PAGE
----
downright erroneous information from health insurers, providers, and
entrepreneurs alike about health care services and their use that
carries the implicit message that any illness or financial difficulty is
essentially the fault of the consumer.

It is ironic that the increased unaffordability of routine health care
is exactly the problem that historically led to the creation of health
insurance programs in both the public and private sectors. Those who are
quick to applaud the expected demise of employer-sponsored coverage in
the United States overlook the extent to which large employers, eager at
least to not offend their employees, historically used their purchasing
power with insurers to protect those employees (as well as to maintain
an enormous de facto cross-subsidization of the less healthy employees
and family members by the healthier ones).

Of course, government insurance programs wield this purchasing power
more directly, more openly, and—when it comes to the effect on provider
prices and the minimization of out-of-pocket liabilities for individual
households—far more effectively. In other words, Medicare and Medicaid,
and their beneficiaries, are much less at risk of increased prices
resulting from provider concentration than are most private insurers or
privately insured people.

Those who are uneasy about further increasing the government's role in
minimizing price growth in health care might do well to compare today's
high-deductible plans to the historical experience of Blue Cross plans
with private-sector monopoly control (which hardly ever paid hospitals
more than their actual costs) and first-dollar coverage.

As a proud former rate setter in both state and federal governments, I
confess to an absence of alarm at these authors' recognition that if
none of their nostrums work, rate regulation may become increasingly
unavoidable. But I am skeptical of the political likelihood of a return
to rate setting; nor am I entirely convinced of its desirability. The
exercise of government power is one way to constrain sellers in
concentrated markets, but not the only one.

It is conceivable, for instance, that one explanation of the relatively
low rate of hospital price increases in recent years is that private
insurers, in response to some of the first- and second-order pressures
generated by the Affordable Care Act, are actually negotiating
aggressively with hospitals, instead of just passing on increases to
their customers or enrollees, as was standard practice in the past.

Instead of continuing to try to impose axiomatic and solipsistic
theories on a reality to which they increasingly fail to apply, we need
to figure out what kind of health care system we really want and how
much we are prepared to pay for it. Then we need to invent or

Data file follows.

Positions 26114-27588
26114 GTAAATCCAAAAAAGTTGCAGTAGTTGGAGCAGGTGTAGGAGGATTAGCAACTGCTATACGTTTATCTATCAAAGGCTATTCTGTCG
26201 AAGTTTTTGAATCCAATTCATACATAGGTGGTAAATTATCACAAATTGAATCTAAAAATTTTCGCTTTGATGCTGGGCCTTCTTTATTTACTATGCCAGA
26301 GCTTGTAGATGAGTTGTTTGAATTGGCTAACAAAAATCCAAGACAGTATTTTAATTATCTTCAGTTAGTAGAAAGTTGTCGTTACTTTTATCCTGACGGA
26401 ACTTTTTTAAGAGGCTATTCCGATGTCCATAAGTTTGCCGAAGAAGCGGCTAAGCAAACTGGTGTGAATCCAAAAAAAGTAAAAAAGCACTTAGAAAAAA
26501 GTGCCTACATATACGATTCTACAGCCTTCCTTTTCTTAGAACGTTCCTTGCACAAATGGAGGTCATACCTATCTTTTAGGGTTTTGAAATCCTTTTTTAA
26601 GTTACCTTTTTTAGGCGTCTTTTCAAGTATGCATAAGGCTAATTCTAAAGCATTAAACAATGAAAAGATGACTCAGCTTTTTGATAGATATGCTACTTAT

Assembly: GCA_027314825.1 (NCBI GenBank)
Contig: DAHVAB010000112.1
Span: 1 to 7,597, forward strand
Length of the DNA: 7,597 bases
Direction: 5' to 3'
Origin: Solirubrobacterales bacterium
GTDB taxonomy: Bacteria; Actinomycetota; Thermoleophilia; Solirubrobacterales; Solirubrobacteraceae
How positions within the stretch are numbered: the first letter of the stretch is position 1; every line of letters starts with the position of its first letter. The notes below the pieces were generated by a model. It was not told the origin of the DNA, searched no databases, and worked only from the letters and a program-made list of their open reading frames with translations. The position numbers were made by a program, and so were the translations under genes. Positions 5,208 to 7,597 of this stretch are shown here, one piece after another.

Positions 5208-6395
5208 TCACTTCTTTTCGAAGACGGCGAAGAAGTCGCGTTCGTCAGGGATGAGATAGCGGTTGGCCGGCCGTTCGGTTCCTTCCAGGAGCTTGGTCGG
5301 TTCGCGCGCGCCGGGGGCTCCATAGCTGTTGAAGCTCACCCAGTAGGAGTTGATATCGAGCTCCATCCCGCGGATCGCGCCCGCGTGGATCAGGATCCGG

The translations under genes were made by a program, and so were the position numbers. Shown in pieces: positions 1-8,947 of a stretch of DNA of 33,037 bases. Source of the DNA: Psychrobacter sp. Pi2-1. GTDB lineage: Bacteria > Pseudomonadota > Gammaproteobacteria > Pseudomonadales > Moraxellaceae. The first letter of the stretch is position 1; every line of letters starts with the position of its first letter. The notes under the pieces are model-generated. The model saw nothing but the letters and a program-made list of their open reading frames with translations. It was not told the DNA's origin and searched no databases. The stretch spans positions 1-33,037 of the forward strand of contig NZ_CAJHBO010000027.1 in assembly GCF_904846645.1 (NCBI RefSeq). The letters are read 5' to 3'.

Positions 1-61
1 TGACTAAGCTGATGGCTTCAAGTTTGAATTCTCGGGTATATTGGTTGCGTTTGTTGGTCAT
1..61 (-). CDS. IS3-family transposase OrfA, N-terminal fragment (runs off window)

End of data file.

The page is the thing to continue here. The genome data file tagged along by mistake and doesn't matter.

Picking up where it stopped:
reconfigure the social institutions that we will have to have to get
that system.

Comment by Don McCanne

In health care, there is plenty of evidence that cooperation benefits
patients much more than does competition. Working together to provide
the best care for the patient is far better than competing to obtain the
best business outcome for the health care providers. The current
increasing consolidation in the health care delivery system shines light
on these conflicting dynamics.

In this paper, Bruce Vladeck provides a perspective in response to
different views of this topic released in online papers and presented at
a Health Affairs briefing this morning, sponsored by The Commonwealth
Fund. Although the discussion was primarily about the impact of provider
concentration in the health care marketplace, the issues go well beyond

As Vladeck mentions, historically the Blue Cross plans exerted private
sector monopoly control while providing first dollar coverage. Now the
coverage has deteriorated, impairing access to care and leaving patients
exposed to major costs. The dynamic that we need to be looking at is not
the balance between the market clout of the consolidating health care
providers and the purchasing power of insurers as representatives of the
payers, rather the important dynamic, again according to Vladeck, should
be configuration of the social institutions that will allow us to pay
for the health care system that we really want.

Although Vladeck suggests that insurers may have become more aggressive
price negotiators, he nevertheless makes it clear that the government
price setters - Medicare and Medicaid - have had much more clout.

Consolidation that improves efficiency, effectiveness and access for the
benefit of the patient is great. Other nations have shown that you do
not need to limit consolidation or concentration to prevent overpricing
in such imbalanced markets. All you need is government price
administration such as we would have with a single payer financing
system. That would eliminate the superfluous private insurers with their
wasteful administrative excesses and inefficiencies that stem from our
dysfunctional fragmentation of health care financing.